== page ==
Review Summary: The Faceless deliver technical brutality and experimental ambiance. One of the most punishing metal records of the past couple of years.2 of 2 thought this review was well written
At the end of 2008, the metal scene was becoming filled with uninspiring metal hybrids, one after another. Being able to distinguish bands was becoming increasingly difficult, but a handful of bands stood out of the crowd. At the end of 2007, Between the Buried and Me released "Colors", early 2008 was Protest the Hero with "Fortress", and just before the end of 2008, The Faceless' release "Planetary Duality".
Instantly upon listening to The Faceless this time around, I found that they embraced and developed the Necrophagist influences more so throughout "Planetary Duality". Nile influences are also very present on this album. The Faceless do not utilize their brutality through breakdowns (only once or twice on the album), the riffs that Michael Keene and Steven Jones deliver have so much groove that you can't help but bang your head.
The opener, "Prison Born", swells in slowly and before you can take a breathe, the guitars come in at 200bpm with the technical brilliance you have come expect from these guys. The drums on this album nothing less than amazing. All the instruments compliment each other perfectly. At :25, they break it down and the solo comes busting in. Michael Keene's tone cuts through the mix very well on this album. The track is just under 2 minutes but packs an amazing punch. This album features some vocal modifications, to give the intergalactic feel.
Just as quickly as it ended, "The Ancient Covenant", surges with an opening bass tapping sweep, which showcases the skill of the backing end. The first solo in the song is slow and well placed, which then slows down and picks back up under a slow groove. The verse is just destruction in every way, I'm sitting there getting my blast beat fix for the year. The second solo under the chugging riff is much faster and soars through the skies with epic tone.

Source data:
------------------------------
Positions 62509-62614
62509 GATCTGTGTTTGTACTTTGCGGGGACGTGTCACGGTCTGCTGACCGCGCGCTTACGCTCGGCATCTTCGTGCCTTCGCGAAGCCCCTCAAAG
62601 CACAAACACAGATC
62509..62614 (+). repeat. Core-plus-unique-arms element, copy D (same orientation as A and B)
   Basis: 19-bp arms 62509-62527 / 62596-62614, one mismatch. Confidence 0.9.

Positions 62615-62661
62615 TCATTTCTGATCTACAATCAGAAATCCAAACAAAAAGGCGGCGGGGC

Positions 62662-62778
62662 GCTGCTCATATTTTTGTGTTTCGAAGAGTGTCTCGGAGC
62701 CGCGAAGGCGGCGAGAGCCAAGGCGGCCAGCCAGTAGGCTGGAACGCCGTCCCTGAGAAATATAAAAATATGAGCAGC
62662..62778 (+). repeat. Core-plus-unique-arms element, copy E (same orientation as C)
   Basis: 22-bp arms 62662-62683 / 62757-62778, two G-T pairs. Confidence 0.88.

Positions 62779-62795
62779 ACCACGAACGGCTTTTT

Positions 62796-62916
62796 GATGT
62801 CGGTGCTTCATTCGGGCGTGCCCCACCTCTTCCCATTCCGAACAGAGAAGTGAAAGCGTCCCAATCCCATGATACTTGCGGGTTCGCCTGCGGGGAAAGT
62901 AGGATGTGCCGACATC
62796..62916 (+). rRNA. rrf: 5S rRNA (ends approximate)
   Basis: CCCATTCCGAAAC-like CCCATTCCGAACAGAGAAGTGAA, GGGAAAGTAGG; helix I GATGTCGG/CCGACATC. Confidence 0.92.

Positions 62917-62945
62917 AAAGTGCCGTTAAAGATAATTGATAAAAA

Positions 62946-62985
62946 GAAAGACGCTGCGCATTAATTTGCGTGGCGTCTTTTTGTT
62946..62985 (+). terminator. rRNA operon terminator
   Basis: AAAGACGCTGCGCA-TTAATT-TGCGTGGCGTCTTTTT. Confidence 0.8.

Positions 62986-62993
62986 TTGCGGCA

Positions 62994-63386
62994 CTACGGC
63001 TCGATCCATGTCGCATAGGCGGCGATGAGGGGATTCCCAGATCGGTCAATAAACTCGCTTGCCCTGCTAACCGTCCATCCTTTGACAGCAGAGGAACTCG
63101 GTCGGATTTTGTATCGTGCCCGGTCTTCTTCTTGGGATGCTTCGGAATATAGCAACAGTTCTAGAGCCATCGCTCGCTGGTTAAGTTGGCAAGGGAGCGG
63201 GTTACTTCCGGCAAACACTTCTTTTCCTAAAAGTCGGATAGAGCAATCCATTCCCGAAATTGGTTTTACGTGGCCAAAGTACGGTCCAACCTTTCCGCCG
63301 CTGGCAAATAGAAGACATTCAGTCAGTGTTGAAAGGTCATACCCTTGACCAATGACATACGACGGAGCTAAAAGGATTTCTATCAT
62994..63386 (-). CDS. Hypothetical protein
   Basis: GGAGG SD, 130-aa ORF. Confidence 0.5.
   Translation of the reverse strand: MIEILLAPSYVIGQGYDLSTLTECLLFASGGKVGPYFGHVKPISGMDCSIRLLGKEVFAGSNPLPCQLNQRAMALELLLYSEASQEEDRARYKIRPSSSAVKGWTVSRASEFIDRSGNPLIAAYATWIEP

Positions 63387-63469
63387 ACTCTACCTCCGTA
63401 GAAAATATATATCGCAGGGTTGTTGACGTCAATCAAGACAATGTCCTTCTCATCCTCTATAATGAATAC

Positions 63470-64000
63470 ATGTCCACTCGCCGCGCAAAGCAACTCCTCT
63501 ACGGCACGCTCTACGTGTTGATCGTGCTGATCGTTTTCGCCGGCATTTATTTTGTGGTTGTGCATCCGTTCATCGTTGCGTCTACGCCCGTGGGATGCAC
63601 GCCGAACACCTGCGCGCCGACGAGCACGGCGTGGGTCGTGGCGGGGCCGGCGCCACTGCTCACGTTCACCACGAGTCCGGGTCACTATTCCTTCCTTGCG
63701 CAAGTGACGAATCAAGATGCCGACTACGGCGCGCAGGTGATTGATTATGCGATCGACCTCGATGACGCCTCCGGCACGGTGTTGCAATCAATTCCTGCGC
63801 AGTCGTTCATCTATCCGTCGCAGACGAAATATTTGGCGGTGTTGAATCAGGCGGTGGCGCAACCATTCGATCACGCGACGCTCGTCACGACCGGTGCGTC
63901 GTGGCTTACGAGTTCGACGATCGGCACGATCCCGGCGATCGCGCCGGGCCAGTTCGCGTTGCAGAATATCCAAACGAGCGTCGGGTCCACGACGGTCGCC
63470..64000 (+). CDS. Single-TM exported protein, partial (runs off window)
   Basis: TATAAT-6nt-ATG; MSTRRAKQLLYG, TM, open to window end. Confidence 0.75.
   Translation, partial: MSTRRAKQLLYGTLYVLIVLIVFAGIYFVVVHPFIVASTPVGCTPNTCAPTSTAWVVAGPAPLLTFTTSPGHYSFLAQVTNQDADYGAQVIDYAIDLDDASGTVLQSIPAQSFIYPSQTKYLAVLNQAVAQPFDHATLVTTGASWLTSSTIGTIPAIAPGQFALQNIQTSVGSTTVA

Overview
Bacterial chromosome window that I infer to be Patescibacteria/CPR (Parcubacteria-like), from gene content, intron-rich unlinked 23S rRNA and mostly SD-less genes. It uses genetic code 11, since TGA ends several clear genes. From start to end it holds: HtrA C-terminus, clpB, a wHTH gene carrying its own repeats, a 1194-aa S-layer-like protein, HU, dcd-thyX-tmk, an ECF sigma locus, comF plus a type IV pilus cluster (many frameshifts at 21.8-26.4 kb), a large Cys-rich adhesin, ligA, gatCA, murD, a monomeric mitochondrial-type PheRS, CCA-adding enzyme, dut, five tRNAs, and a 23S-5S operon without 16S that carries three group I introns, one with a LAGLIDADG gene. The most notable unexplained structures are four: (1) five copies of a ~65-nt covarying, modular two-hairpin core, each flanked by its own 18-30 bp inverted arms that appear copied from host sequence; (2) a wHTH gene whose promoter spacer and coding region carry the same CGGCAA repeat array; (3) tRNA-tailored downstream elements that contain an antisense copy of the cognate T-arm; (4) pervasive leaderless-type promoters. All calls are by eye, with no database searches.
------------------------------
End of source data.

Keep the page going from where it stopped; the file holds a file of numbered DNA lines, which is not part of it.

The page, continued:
In comes the interlude, "Shape Shifters" , which gives off a dreamy like feel with clean picked guitar. This is the perfect interlude, the overall sound and production on that track is quite outstanding. 44 seconds of perfect execution.
One of my favourite songs on the album, "Coldly Calculated Design", comes up next and brings you to your knees with a devastating opening section mixed with blast beats and amazing fill work on drums. The breakdown build up is very intense and is complimented with what I would give, "The Most Appropriate Fill of the Year Award" to. The breakdown which follows is by far one of the heaviest things I have ever heard. Following the breakdown is one of Michael Keene's best solos to date. His phrasing and tone speaks for itself. He also then delivers some clean vocals during the quick thrash section. The song ends where it began, which I thought was very appropriate.
One of the Faceless' best songs to date, "Xenochrist", demonstrates everything that these guys are about. I am positive that you will humming and air guitar-ing the verse. The keyboards make an appearance early in the song, during a section that could have easily been on "Akeldama". The solo is very experimental for Mr. Keene but it delivers everything and more. Tapping, sweeping, alternate picking runs, legato slides. What more could you ask for. During the solo section, the bass and drums are grooving like nobody's business, showcasing their many different styles. You will be banging your head for the last minute and half.